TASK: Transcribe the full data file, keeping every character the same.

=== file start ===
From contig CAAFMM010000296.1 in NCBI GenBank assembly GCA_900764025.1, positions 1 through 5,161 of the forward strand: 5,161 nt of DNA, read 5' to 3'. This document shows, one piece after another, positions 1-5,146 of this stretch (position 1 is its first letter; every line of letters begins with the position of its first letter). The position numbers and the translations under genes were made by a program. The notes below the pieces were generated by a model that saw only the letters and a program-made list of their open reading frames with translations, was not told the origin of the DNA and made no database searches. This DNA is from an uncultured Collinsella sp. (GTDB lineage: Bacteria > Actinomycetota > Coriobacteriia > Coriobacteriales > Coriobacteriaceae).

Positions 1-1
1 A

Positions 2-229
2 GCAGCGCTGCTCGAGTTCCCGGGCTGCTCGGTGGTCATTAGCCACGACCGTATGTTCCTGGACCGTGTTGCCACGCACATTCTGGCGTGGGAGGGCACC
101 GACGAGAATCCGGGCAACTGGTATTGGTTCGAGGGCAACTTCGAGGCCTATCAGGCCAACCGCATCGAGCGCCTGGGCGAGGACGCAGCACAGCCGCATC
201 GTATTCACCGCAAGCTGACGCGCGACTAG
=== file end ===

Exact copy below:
From contig CAAFMM010000296.1 in NCBI GenBank assembly GCA_900764025.1, positions 1 through 5,161 of the forward strand: 5,161 nt of DNA, read 5' to 3'. This document shows, one piece after another, positions 1-5,146 of this stretch (position 1 is its first letter; every line of letters begins with the position of its first letter). The position numbers and the translations under genes were made by a program. The notes below the pieces were generated by a model that saw only the letters and a program-made list of their open reading frames with translations, was not told the origin of the DNA and made no database searches. This DNA is from an uncultured Collinsella sp. (GTDB lineage: Bacteria > Actinomycetota > Coriobacteriia > Coriobacteriales > Coriobacteriaceae).

Positions 1-1
1 A

Positions 2-229
2 GCAGCGCTGCTCGAGTTCCCGGGCTGCTCGGTGGTCATTAGCCACGACCGTATGTTCCTGGACCGTGTTGCCACGCACATTCTGGCGTGGGAGGGCACC
101 GACGAGAATCCGGGCAACTGGTATTGGTTCGAGGGCAACTTCGAGGCCTATCAGGCCAACCGCATCGAGCGCCTGGGCGAGGACGCAGCACAGCCGCATC
201 GTATTCACCGCAAGCTGACGCGCGACTAG